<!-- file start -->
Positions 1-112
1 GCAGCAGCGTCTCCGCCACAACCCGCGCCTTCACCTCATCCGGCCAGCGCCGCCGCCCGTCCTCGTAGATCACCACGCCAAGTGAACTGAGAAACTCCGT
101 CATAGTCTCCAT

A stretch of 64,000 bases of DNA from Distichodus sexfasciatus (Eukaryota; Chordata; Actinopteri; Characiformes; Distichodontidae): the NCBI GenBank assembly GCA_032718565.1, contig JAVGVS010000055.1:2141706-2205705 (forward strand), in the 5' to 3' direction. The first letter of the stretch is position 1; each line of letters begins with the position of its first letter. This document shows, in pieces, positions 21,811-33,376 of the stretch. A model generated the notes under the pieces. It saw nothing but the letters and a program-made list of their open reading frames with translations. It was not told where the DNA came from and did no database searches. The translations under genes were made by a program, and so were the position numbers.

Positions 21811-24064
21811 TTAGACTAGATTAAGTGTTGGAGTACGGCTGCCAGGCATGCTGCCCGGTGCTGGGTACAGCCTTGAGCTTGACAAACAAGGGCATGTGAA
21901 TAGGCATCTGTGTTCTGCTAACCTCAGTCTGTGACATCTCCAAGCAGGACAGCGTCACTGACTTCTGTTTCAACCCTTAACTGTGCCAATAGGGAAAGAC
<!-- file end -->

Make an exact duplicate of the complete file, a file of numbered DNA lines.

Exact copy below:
Positions 1-112
1 GCAGCAGCGTCTCCGCCACAACCCGCGCCTTCACCTCATCCGGCCAGCGCCGCCGCCCGTCCTCGTAGATCACCACGCCAAGTGAACTGAGAAACTCCGT
101 CATAGTCTCCAT

A stretch of 64,000 bases of DNA from Distichodus sexfasciatus (Eukaryota; Chordata; Actinopteri; Characiformes; Distichodontidae): the NCBI GenBank assembly GCA_032718565.1, contig JAVGVS010000055.1:2141706-2205705 (forward strand), in the 5' to 3' direction. The first letter of the stretch is position 1; each line of letters begins with the position of its first letter. This document shows, in pieces, positions 21,811-33,376 of the stretch. A model generated the notes under the pieces. It saw nothing but the letters and a program-made list of their open reading frames with translations. It was not told where the DNA came from and did no database searches. The translations under genes were made by a program, and so were the position numbers.

Positions 21811-24064
21811 TTAGACTAGATTAAGTGTTGGAGTACGGCTGCCAGGCATGCTGCCCGGTGCTGGGTACAGCCTTGAGCTTGACAAACAAGGGCATGTGAA
21901 TAGGCATCTGTGTTCTGCTAACCTCAGTCTGTGACATCTCCAAGCAGGACAGCGTCACTGACTTCTGTTTCAACCCTTAACTGTGCCAATAGGGAAAGAC